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Patents and copyrights are exclusive rights to certain ideas, inventions, or works that are granted by the government to the people who developed those types of intellectual property. In a sense, patents and copyrights are very similar, but they cover different types of intellectual property.
The point of both copyrights and patents is to protect the rights of innovators. It would not make sense, for example, to allow companies to simply copy the iPhone and sell it themselves. It would not make sense to allow theater owners to make a copy of a hit movie and screen it without paying the people who made it. To prevent these sorts of injustices, the government grants patents and copyrights.
Patents are more sweeping than copyrights. They protect both inventions and the ideas behind the inventions. For example, if you come up with a new idea for the proverbial “better mousetrap” you can get a patent on that idea. So long as the idea is new and useful, you can patent it. Only you would be able to make a mousetrap using that new idea.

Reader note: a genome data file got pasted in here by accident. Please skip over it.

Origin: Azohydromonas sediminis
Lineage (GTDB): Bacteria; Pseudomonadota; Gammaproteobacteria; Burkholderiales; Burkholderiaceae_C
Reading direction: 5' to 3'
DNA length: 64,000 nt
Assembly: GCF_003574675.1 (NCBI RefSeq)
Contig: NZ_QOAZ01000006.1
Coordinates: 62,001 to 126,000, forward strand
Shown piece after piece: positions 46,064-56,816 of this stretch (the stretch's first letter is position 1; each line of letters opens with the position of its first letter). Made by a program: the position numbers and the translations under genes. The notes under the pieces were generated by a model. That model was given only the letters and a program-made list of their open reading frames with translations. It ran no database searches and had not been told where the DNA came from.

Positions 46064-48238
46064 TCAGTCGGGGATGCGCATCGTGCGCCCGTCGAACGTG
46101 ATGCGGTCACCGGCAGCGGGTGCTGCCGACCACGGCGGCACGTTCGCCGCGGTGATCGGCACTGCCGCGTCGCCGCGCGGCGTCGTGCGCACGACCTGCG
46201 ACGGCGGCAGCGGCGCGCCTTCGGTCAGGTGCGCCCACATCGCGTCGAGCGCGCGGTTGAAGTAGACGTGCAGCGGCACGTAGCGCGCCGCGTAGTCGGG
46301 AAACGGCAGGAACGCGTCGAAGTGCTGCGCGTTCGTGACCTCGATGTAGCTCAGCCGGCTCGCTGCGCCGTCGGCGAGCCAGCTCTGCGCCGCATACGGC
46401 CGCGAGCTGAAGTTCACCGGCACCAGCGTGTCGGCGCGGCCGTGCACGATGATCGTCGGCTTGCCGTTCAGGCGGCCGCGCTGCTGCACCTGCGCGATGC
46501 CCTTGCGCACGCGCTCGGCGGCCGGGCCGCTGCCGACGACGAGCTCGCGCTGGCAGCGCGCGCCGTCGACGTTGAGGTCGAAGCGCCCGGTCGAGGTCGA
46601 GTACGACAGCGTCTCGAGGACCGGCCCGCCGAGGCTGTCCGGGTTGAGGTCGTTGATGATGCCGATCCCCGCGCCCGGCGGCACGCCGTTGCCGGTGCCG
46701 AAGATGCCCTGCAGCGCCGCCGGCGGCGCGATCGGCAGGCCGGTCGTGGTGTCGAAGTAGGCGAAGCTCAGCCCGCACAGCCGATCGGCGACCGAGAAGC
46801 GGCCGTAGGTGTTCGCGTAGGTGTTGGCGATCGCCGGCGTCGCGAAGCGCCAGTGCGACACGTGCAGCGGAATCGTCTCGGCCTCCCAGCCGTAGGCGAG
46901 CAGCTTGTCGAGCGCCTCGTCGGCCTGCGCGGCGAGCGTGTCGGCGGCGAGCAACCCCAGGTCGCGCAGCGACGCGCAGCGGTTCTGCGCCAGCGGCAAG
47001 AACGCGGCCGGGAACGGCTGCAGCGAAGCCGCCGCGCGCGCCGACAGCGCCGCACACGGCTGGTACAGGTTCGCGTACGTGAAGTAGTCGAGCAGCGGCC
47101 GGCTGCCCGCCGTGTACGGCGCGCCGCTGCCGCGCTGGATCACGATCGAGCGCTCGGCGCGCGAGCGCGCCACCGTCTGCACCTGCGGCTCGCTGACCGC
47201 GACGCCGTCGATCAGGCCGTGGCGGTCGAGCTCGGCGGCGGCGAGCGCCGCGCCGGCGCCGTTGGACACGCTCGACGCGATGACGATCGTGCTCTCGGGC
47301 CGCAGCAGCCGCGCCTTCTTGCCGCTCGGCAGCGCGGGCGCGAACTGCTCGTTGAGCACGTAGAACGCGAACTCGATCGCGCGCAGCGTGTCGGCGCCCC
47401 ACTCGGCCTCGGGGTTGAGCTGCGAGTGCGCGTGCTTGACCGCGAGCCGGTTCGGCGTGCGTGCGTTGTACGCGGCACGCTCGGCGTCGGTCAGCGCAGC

Copyrights apply mainly to creative works. They prevent people other than the copyright holder from copying the work as a whole or copying more than a small portion of the work.
Patents and copyrights, then, are protections granted by the government that prevent people other than the holder from using or copying the protected intellectual property.
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